Philippines - Country Statistics
Land area*: 298,170 squared km
Population* (2017): 104,256,076
Population Growth* (2017): 1.57%
Visitors** (2017): 3,357,591
Marine area (EEZ): 2,263,816 squared km
Population density*** (2016): 351 persons/squared km land area
Urban population* (2017): 49.9%
GDP*** (2016): USD $ 304.889 billion
* CIA World Factbook
** Tourism Statistics, Philippines
*** World Bank
**** Sea Around Us
In 2017, a field guide to the sharks and rays of the Philippines was published by Moonyeen Nida R. Alava, Joe Pres A. Gaudiano, Jean Asuncion T. Utzurrum, Estelita Emily Capuli, Theresa R. Aquino, M-May Luchavez-Maypa and Mudjekeewis D. Santos.
This Field Guide provides a comprehensive account of Philippine's shark and ray diversity and is provided here for reference. The field guide is not a project or product of Shark Search Indo-Pacific.
The publication Pating saan ka' pararating is the 2020 conservation roadmap for sharks and rays in the Philippines. This document sets out a strategic vision for shark and ray conservation, detailing specific actions across several areas such as education, governance, and research, that need to be completed to improve conservation outcomes for the sharks and rays of the Philippines.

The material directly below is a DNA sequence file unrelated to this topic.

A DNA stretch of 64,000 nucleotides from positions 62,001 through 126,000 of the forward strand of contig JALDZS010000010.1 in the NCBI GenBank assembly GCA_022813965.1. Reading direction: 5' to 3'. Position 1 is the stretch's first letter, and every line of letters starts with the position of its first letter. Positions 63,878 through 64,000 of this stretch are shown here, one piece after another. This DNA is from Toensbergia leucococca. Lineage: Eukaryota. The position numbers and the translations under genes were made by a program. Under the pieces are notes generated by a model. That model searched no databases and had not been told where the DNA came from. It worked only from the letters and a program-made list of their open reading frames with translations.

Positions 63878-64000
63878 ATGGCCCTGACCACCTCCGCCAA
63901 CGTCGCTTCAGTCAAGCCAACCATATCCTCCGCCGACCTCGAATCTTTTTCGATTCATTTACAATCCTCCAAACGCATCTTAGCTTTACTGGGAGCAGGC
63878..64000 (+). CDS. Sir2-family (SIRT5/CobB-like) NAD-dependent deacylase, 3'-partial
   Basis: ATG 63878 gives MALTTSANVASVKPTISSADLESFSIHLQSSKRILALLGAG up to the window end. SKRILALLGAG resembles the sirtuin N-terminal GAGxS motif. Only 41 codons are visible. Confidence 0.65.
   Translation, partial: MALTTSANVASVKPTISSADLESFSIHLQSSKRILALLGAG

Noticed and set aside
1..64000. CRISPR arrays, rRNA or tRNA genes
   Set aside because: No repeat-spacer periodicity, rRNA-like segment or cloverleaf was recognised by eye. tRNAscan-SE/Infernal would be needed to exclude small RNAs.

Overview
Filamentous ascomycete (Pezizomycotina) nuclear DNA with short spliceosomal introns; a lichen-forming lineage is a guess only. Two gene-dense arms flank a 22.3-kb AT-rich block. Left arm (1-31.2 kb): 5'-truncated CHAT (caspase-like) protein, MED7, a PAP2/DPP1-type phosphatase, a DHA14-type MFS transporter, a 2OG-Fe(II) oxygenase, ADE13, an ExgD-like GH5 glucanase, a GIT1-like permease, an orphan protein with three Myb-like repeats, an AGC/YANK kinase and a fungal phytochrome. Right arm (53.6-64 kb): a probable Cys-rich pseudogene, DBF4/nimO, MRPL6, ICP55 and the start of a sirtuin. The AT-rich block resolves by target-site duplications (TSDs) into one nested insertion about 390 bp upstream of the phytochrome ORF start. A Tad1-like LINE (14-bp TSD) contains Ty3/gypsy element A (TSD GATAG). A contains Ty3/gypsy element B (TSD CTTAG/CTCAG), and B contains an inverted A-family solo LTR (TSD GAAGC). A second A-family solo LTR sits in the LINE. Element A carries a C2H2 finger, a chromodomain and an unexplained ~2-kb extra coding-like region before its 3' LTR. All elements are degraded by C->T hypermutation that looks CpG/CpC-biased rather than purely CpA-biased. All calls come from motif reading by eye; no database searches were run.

Page curator: Ms Sheila Villora
(James Cook University)
In-country partners and contributors
Information drawn from Pating Ka Ba, an identification guide to the sharks, batoids and chimaeras of the Philippines
NOTE! Large file - 24MB
OPEN ACCESS - free to download and distribute
Diversity of Philippines sharks and rays
Current number of shark species: 116
Current number of ray species: 87
Current number of chimaera species: 2
ABSTRACT of the Field Guide to Sharks and Rays in the Philippines
There is limited reporting on each of the shark species in the Philippines, particularly in terms of species-specific catch and effort, landing volume and trade data. There is also a serious lack of information on the biological parameters of shark and ray species, on the identification of most species, and on the capacity to manage the resource as a whole. These limitations on the knowledge of sharks and rays, and of fishing practices and impacts in many of the fishing grounds in the Philippines, hinders efforts to implement appropriate management measures on the ground. There is a need to improve the management of directed fisheries of sharks and its relatives, as well as certain multispecies fisheries in which they constitute as by-catch. Therefore, to improve knowledge about the state of shark and ray stocks, and to facilitate the collection of the necessary information, and to implement effective management, adequate resources and support systems are required. “Pating Ka Ba?" is an important first step by providing an identification guide to sharks, batoids, and chimaeras of the Philippines. This guide will be a useful reference to enhance the understanding of the species and the capacity to manage them in the Philippines.